Southern Tanzania is best explored at a leisurely pace and with the dictum "Less is more" firmly in mind. Put simply, visiting fewer reserves for longer periods is likely to prove more rewarding than trying to squeeze in as many different places as possible into one holiday.
Days 1-3: Selous Game Reserve
The short flight from Dar es Salaam to Selous is a real thriller, especially as you fly low over the swampy maze of channels and lakes fed by the Rufiji, with elephants wallowing in the swamps below and giraffe trotting nervously along the plains in response to the engine's roar. Three nights in the Selous is a must, and make sure you take advantage of the varied activities offered by most camps; this is the only place in Southern Tanzania where you can view game from a boat, and guided walks are also offered to supplement game drives. All the camps in Selous offer something special, but for those whose budget knows no limit, our pick is Sand Rivers. And think about adding a fourth night if you want to fly-camp on the lakes (highly recommended, though not for the nervous).
Days 4-6: Ruaha National Park
Another short but exciting plane ride takes you to Ruaha National Park, which feels even more remote than Selous and offers more varied game viewing; this is your best shot on the Southern Circuit for seeing leopards and cheetahs, and chances of sighting these elusive cats are very good if you stay 3 nights. Game drives dominate proceedings at Ruaha more than in Selous, but several camps offer guided bush walks, too. It's difficult to pick a favorite among the superb quartet of established camps here, but we're going with Mwagusi for its wonderful location, top-notch guides, unforgettable bush dinners, and the peerless quality of game viewing in the surrounding area.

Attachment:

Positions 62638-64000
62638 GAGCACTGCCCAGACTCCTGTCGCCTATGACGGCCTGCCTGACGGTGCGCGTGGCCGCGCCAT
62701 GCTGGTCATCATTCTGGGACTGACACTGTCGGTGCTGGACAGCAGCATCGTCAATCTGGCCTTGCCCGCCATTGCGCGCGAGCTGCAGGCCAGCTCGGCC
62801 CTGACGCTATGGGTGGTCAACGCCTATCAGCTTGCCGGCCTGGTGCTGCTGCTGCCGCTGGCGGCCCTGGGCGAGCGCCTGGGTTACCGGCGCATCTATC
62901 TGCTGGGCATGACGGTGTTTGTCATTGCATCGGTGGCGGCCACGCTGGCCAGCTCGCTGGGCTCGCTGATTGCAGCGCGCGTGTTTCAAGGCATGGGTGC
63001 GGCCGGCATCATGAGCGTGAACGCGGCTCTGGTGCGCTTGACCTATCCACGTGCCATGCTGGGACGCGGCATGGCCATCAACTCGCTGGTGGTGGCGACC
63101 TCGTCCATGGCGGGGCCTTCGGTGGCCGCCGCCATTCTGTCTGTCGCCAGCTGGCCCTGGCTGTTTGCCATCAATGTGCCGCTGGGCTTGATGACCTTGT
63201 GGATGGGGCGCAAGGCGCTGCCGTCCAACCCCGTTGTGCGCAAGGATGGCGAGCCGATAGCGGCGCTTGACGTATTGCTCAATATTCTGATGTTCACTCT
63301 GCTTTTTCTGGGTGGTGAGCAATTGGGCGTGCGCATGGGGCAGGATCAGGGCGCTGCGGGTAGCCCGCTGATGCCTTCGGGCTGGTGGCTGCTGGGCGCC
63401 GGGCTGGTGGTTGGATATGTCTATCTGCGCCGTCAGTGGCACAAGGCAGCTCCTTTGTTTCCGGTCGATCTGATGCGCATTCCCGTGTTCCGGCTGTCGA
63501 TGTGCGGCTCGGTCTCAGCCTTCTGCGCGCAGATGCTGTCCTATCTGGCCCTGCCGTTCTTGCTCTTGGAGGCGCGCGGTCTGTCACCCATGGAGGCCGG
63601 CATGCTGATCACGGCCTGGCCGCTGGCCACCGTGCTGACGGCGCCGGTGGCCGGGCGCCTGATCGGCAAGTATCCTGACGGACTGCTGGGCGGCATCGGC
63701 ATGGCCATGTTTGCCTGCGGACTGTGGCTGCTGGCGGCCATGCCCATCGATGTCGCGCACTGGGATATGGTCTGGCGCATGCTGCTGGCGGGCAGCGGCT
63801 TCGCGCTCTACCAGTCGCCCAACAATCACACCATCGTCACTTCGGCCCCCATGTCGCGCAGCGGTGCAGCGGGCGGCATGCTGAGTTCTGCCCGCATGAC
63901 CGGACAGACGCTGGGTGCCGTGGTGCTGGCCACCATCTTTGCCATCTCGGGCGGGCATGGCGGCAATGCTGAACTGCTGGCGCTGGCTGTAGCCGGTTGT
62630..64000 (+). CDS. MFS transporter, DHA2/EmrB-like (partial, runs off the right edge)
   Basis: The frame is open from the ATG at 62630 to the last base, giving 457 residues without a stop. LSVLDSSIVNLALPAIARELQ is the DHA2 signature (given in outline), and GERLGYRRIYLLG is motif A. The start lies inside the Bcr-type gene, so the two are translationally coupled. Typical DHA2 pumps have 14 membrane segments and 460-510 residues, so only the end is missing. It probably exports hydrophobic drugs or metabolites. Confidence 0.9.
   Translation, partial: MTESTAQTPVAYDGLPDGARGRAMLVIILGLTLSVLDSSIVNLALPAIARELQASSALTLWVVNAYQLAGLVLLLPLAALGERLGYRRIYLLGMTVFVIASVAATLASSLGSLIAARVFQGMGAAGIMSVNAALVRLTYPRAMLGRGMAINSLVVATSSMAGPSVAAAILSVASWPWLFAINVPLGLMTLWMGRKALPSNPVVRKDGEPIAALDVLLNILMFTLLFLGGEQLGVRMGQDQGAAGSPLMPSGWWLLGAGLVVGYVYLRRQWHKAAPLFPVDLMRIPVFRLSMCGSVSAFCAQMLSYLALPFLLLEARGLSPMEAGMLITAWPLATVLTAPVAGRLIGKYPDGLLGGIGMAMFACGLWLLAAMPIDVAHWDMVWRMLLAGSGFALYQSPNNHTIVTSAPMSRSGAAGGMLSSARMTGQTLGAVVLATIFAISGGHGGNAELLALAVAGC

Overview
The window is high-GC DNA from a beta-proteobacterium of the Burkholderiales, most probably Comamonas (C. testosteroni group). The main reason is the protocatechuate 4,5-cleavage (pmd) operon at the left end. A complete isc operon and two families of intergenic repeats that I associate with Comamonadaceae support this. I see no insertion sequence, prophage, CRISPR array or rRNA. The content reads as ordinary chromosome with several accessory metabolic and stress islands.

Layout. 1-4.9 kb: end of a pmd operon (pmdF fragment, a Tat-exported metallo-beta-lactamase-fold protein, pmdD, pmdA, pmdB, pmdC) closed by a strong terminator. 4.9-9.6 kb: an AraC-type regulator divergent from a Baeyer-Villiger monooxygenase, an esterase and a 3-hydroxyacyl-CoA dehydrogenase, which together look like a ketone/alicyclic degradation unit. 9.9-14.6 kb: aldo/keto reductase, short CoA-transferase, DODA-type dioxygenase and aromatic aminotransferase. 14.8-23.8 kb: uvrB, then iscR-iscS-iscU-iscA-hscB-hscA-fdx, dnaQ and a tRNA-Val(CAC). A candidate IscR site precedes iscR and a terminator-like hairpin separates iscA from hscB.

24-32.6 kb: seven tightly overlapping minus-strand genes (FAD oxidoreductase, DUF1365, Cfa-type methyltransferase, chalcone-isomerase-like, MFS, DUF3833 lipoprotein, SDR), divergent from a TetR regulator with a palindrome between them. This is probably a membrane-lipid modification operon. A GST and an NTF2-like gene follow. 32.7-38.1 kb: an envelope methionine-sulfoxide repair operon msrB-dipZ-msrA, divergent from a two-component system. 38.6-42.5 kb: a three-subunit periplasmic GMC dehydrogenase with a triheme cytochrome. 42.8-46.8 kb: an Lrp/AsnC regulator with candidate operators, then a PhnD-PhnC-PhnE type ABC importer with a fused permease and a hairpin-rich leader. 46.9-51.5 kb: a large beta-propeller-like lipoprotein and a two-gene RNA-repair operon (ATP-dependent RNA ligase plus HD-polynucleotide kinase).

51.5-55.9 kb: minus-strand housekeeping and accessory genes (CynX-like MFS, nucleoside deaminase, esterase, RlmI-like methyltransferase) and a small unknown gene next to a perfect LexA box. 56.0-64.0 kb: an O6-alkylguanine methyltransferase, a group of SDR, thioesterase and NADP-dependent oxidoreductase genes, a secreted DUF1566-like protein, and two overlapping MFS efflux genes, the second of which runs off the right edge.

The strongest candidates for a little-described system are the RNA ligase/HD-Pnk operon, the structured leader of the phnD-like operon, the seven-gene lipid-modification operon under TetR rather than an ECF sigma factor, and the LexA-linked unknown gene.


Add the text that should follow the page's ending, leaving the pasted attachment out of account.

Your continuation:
Days 7-9: Katavi National Park
And you thought Ruaha was remote? When you land at Katavi, you really do feel like you've slipped back 100 years, staying at one of a handful of camps whose Edwardian bush ambience has you half expecting Karen Blixen and Denys Finch-Hatton to pitch up at the dinner table. The wildlife here is not as varied as Ruaha, but dry season concentrations can be staggering; try a herd of 1,000 buffalo, a group of 50 elephants, and a pride of lions in one binocular sweep of the floodplain. But for students of animal behavior, it's the hippos that steal the show at the height of the dry season, when hundreds of individuals might congregate in one pool, and bloody male dominance fights are a daily event.
Day 10-12: Mahale Mountain National Park
Another short scenic flight crosses the Mahale Mountain to bring you to the shore of Lake Tanganyika and a complete change of pace. Chimpanzee tracking is the main activity here, and at least 2 nights is required (3 or 4, even better) to be certain of coming face to face with these charismatic forest dwellers. When you're not scrambling through the undergrowth, you can pretend you're on a beach holiday; catch a tan on the sandy beach, swim in the insanely clear water, or kayak or snorkel out on the lake. Greystoke is the top camp here, but its more affordable competitor, Kungwe, is also very good and just as idyllically located.